Ads feature misleadingly edited clip on Biden tax plan
Political action committees are using a video clip of Joe Biden speaking at a campaign event to claim that the Democratic presidential candidate said he would raise taxes. This is misleading; Biden was speaking to a specific person in the audience, not generally pledging to increase taxes.
“If you elect me…. your taxes are gonna be raised not cut,” Biden says in the clip used in an October 15, 2020 ad on Facebook from America First Action, which describes itself as an “official pro-Trump Super PAC.”
Members of a PAC or a Super PAC pool their funding to support candidates or issues.
The clip used in the ads is misleading because it has been edited to exclude the rest of the conversation, as fact-checking organization Politifact previously reported.
It is taken from a campaign event in South Carolina on February 27, 2020, and the full exchange can be seen from the 10:50 minute mark of this video:
“By the way how many of you did really well with that $1.9 trillion tax cut… ?” Biden asks, referring to major 2017 tax reforms enacted under Trump.
Biden’s position is that the middle class was largely left out of those changes, and in the video he addresses someone who acknowledged benefiting from Trump’s cuts.
“Well you did? Well that’s great. You must, I’m glad to see you’re doing well already and I’m just, but guess what? If you elect me you’re not gonna have your, your taxes are gonna be raised not cut,” Biden says.
What is Biden’s tax policy?
Among his proposals, Biden says he will raise the corporate tax rate to 28 percent from 21 percent, return the top individual rate to 39.6 percent from 37 percent for people earning more than $400,000, place a 15 percent minimum tax on corporate book income and require a “true” minimum tax on all foreign earnings of US companies located overseas.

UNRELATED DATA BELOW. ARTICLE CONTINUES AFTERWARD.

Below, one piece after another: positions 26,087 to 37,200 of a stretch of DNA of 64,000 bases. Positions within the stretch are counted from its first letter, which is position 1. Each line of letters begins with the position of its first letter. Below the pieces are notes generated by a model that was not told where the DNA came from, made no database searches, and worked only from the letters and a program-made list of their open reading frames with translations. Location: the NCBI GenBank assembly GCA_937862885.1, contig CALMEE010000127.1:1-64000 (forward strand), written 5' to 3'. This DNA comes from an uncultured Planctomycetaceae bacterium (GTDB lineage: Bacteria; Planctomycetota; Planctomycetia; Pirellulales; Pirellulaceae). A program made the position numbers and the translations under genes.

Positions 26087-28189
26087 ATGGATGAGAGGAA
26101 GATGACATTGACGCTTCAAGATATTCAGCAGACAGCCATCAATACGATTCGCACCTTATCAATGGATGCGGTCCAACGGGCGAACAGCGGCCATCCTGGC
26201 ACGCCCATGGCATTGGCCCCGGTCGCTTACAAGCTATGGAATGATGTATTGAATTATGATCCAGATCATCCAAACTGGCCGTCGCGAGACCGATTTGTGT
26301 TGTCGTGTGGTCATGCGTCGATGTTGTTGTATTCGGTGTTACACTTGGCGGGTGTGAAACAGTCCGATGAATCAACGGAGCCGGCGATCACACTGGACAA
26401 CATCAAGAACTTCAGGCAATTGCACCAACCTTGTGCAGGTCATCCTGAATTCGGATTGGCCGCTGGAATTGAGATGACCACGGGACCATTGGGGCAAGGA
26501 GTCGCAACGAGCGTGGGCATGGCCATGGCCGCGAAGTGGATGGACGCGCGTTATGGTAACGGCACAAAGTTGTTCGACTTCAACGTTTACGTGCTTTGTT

Biden’s tax plan would generate between $2.4 trillion and $3.375 trillion in additional federal revenue over 10 years, according to estimates from three think tanks, the Urban-Brookings Tax Policy Center, the Tax Foundation and the Penn Wharton Budget Model at the University of Pennsylvania.
The new tax revenue “comes mainly from those with relatively high household incomes, with the top one percent by income shouldering 80 percent of tax increase,” Penn Wharton analysts say on the program’s website.
“In the first years under the Biden tax plan we would expect everyone making $400,000 or less to see either no change in their taxes or a tax cut,” Penn Wharton senior tax analyst John Ricco said in an email to AFP.
Biden’s platform says he “won’t ask a single person making under $400,000 per year to pay a penny more in taxes, and will in fact enact more than one-dozen middle class tax cuts.”
The Tax Policy Center estimated that the wealthiest one percent, earning more than about $788,000, would see their levies rise an average of almost $266,000 or 16 percent of after-tax income, in 2022.
That compares with an average drop in taxes of $620 or one percent for middle income earners making around $50,000 to $89,000, the Tax Policy Center says.
“High-income taxpayers would face increased income and payroll taxes,” the Center wrote.
However, by 2030, analysts see an indirect effect of the corporate tax hikes that would lead to lower investment income and wages even for those earning less.
This is not a direct tax increase and it would amount to a drop of no more than 0.5 percent of after-tax income for 80 percent of earners, according to Tax Foundation data.
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